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How to Buy a Piano: A Basic Guide
by Dr. Brockman

There's never been a better time to buy a piano. Here in Los Angeles, there are many fine pianos in search of new homes, and due to the economy, prices are extremely competitive.

Whether you are a beginner or a seasoned performer, a responsive piano will enable you to create more color and subtlety--more pleasure for you and listeners. So, buy the best piano you can afford. It will reward you and your family with many happy years. Begin with some basic questions: what is our budget? And how much space can we give a piano in our home?

Do you prefer a new or a vintage instrument? In a music store, sit down and play several used and new pianos. You'll quickly respond to one or the other. If you don't play yet, bring a friend who does, and weigh his/her reactions as well as your own. A good piano has a life expectancy of ca. 50 years, and vintage pianos which have been rebuilt can last another 50 years or more. This investment may outlive you.

Are the wood and finish of the case important to you? Often people buy pianos more for the case than the tone. If your budget is on the low side and you're serious about learning to play, opt for sound quality first.

With upright (vertical) pianos, the best sound is generally obtained from the instrument with the longest strings, all other things being equal. So choose an upright that stands tall. If you are in the market for a grand, length matters, though it requires space in your home. Some uprights actually have a longer "speaking string length" than baby grands, and thus produce a superior sound.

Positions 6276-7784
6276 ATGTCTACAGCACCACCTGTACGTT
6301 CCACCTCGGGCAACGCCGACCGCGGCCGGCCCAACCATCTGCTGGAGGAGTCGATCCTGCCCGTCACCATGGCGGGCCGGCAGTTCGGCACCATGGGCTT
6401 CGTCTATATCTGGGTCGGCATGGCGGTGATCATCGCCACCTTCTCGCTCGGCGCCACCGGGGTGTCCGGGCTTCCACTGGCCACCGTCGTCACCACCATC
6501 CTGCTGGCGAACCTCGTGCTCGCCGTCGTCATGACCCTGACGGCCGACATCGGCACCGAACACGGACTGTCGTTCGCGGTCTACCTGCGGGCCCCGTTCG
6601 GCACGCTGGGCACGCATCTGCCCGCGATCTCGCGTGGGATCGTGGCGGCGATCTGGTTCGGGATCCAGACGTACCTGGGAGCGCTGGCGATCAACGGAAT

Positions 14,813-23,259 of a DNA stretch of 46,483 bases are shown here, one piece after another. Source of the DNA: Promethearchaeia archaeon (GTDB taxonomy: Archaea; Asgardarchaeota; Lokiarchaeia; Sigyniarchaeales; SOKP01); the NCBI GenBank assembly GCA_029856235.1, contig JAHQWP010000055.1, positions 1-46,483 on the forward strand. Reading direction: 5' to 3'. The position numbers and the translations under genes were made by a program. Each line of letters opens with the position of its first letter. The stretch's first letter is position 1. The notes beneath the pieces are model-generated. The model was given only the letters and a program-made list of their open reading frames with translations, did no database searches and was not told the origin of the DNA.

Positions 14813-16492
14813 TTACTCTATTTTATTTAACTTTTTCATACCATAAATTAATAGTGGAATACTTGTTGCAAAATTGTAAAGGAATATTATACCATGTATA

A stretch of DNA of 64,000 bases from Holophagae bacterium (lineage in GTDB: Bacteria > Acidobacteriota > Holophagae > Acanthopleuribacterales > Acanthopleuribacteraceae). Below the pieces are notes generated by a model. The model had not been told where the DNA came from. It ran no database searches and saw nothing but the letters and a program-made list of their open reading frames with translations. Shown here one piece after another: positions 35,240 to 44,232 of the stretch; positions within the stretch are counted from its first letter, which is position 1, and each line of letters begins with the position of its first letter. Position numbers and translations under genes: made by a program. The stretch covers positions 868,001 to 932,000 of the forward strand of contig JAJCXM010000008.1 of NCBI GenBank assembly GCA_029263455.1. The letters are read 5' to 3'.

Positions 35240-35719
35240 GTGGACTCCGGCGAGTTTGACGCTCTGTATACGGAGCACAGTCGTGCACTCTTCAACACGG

Japanese pianos, such as Kawai or Yamaha, are known for their dependable level of mid-range quality. Chickering, Baldwin, Knabe and numerous other vintage makes can be quite good with more individual variation. Estonian, Korean and Chinese pianos are appearing on the market, and improving in quality every year.

Steinway, Bosendorfer, Bechstein, and Mason & Hamlin will be pricey, whether new or used, but they will better retain their value as investments. Though the manufacturing quality of Steinway has fluctuated over time, who doesn't want to own a great Steinway?

Notice that Japanese, European and American pianos are characterized by different qualities of sound: tighter-more focused, darker, brighter, deeper, and more colorful.

Individual pianos have their own personalities too. Vintage pianos were all hand made. Even today, minor variations in thousands of individual parts and the way they stabilize over time, plus the finishing (voicing etc.) pianos receive in the store after leaving the factory all have an effect. With older instruments, I often wonder if all those years of Chopin and Brahms have made them mellow?  

Even though a piano may be in good condition, old or new, it may not be a particularly good piano, regardless of price. Buying a piano is like buying a used car; we all drive, but rarely have the expertise to judge what's under the hood. A piano has ca. 12,000 parts under the hood. So when you find an instrument you like, be sure to have a Registered Piano Technician (Piano Technicians Guild) check it out before purchasing. An excellent detailed resource for more information is Larry Fine's The Piano Book. And now his latest, Acoustic and Digital Piano Buyer. (A word to the wise, even after reading these books, you still need to consult someone who plays well, and a technician's inspection to properly evaluate the quality of a piano.)

Once I had the opportunity to play Vladimir Horowitz's Steinway model D concert grand. The tone quality of this magical instrument was somehow imbued with the character of forty years of the master's playing. He called it "my old friend". You'll feel that way about your piano too.

So start your pianosearch now!

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Dr. Brockman is a member of the Music Teachers Association of California, West Los Angeles branch, and former member of their board of directors.

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1907 Steinway Model O, 5 ft. 10 in.